So how do we then practice Christlike peace-making? Here are seven steps to consider.
Step One – Talk to God before talking to anyone else.
In Psalm 59, David writes, “Deliver me from my enemies, O God; protect me from those who rise up against me…Fierce men conspire against me for no offense or sin of mine, O Lord. I have done no wrong, yet they are ready to attack me.”
David wrote many psalms like this, where in the midst of conflict, he first vents by crying out to God. His reflex was to hit his knees first, not hit back first. That needs to be our instinct also. Prayer isn’t the only thing we do, but it should be the first thing we do.
Step Two: Commit to seeing the other person the way Christ sees you.
“From now on, therefore, we regard no one according to the flesh,” Paul instructs us (2 Cor.5:16). The world’s way of conflict-management usually means dehumanizing the other person. We call them names, we question their intelligence, we gossip behind their backs, “She’s this,” “He’s that”, “They’re the other thing.” We’re not to act this way if we’re Christians.
In peacemaking, we’re to see the other and treat the other as Christ did with us. He saw us as God’s image-bearers. He saw us not as we were, but as we could be, should God’s grace have its way with us. He came offering forgiveness, not punishment. Mercy, rather than judgment. When Christ commands us to love our enemies, this is what he means, and he modeled it first in the way he treated us.
Step Three: Talk to the person you’re in conflict with before you talk to anyone else.
Matthew 18:15 – “If you’re brother sins against you, go and show him his fault, just between the two of you. If he listens to you, you have won your brother over.”
The world’s way is to talk to everyone but the one you’re at odds with. How often I’ve seen it happen in churches that whispering campaigns and letter-writing campaigns and back-room politicking go on long before any one-on-one conversations take place. The devil has a field day with such behavior. It destroys churches, small groups, friendships, marriages.
Step Four: Affirm what’s being felt.
James 1:19 – “My dear brothers, take note of this: Everyone should be quick to listen, slow to speak and slow to become angry.”
Listening allows the other person to share their heart. And those feelings that come pouring out – whether they’re rooted in reality or not – need to be validated. Philippians 2:4 says, “Each of you should look not only to your own interests but also to the interests of others.” It’s in my best interest to know what interests you. To find out what makes you tick, smile, cry, or come alive.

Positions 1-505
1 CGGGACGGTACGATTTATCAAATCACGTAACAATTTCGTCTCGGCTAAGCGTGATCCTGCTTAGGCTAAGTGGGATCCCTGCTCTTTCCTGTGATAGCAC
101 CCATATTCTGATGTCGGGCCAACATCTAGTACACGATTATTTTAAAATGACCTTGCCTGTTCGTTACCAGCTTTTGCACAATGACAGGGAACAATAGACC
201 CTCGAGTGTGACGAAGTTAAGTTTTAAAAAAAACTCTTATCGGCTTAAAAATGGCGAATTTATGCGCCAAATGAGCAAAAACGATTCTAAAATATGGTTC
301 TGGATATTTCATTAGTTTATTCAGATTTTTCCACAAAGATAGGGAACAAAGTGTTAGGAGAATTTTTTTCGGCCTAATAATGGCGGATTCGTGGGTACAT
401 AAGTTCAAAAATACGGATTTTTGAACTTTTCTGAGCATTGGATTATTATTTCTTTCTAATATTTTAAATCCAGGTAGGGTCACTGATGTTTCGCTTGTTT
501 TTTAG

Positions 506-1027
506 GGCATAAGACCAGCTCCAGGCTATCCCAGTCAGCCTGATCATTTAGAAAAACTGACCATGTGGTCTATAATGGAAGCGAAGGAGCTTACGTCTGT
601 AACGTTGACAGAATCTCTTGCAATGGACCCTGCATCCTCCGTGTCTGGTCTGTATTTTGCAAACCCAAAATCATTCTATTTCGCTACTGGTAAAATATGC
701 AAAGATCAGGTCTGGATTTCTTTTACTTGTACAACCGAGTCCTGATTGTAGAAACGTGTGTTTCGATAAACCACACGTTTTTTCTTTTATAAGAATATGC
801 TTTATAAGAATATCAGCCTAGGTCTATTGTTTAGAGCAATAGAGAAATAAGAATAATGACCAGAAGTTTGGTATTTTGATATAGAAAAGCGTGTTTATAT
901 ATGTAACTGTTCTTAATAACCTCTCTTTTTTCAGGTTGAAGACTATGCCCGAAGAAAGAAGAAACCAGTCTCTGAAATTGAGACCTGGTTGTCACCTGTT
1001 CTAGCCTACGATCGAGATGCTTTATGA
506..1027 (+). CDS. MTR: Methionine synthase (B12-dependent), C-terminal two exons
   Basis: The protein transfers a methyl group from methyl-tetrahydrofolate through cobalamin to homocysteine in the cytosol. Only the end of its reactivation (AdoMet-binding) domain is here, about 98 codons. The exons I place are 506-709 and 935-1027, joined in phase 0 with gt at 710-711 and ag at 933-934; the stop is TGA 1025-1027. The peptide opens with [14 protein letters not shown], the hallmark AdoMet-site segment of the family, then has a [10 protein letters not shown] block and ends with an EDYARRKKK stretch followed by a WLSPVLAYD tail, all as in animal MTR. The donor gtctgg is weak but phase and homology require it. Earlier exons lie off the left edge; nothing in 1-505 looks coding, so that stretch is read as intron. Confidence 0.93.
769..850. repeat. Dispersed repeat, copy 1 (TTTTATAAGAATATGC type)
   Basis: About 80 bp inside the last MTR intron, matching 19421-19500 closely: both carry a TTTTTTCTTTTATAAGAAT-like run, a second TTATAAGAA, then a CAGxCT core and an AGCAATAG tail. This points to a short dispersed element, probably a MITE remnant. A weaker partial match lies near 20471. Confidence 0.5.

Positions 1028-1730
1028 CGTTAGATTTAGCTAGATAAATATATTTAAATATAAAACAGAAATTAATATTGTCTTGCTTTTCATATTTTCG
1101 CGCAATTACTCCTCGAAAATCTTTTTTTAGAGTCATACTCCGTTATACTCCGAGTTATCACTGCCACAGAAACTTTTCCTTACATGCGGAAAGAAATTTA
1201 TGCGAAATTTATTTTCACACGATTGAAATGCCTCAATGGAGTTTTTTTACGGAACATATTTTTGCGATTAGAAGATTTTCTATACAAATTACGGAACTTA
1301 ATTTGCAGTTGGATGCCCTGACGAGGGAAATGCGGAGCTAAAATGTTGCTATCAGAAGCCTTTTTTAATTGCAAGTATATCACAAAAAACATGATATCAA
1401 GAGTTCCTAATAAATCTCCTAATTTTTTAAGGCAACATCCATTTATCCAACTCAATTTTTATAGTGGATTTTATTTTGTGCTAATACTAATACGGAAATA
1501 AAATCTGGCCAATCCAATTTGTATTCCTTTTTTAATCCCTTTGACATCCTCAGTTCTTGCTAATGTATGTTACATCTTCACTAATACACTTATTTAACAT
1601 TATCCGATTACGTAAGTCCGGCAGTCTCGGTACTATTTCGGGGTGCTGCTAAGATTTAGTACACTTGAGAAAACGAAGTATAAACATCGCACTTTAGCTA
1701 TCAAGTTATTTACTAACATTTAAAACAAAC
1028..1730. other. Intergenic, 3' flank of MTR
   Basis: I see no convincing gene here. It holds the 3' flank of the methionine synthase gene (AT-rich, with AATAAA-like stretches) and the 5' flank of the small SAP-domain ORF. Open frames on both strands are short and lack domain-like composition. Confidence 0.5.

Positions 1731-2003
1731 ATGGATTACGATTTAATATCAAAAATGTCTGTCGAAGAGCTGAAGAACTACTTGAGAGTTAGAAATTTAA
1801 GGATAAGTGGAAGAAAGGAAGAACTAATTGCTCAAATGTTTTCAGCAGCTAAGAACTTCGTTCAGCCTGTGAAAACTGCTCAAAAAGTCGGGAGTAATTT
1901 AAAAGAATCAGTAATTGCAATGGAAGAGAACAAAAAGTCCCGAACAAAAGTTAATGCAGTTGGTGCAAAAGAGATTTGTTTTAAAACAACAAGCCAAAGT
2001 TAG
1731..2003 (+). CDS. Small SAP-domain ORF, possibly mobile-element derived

I may not understand or agree with everything another person feels. But I can show compassion for what they are feeling. Who knows, but perhaps in the listening, I may learn something about myself that I was blind to, and that contributed to the problem. Which leads to a fifth step.
Step Five: Confess your part of the problem.
Own up to any contribution you may have made to the disagreement. Don’t manufacture something just for the sake of keeping the peace, or to manipulate the other into confessing his wrongdoing, but be honest. Be humble. The Bible says God gives grace to the humble. And in that grace that he gives you, you are likely to find forgiveness and reconciliation.
Step Six: Speak the truth in love.
(Ephesians 4:15) Harsh words, raised voices, slammed doors have no part in being a peacemaker. “As far as it depends on you, live at peace with everyone.” (Romans 12:18) Scripture commands us again and again to be gentle. Proverbs 15:1 – “A gentle answer turns away wrath.”
Part of speaking the truth in love is a reminder to attack the problem, not the person. Rick Warren writes: “You cannot fix the problem if you’re consumed with fixing the blame. You must choose between the two…You will never get your point across by being cross… If you say it offensively, it will be received defensively.”
Step Seven: Emphasize reconciliation, not resolution.
This again comes from Rick Warren who writes: “We can re-establish a relationship even when we are unable to resolve our differences. Christians have legitimate, honest disagreements and differing opinions, but we can disagree without being disagreeable… God expects unity, not uniformity, and we can walk arm-in-arm without seeing eye-to-eye on every issue.”
Will we model for a broken world how broken fellowship can be repaired, restored and made new? Will we show it in our marriages? Our children are watching. Will we show it in our friendships? The unsaved are watching. Will we show it in our church? The world is watching. Make the choice right now to be a peacemaker.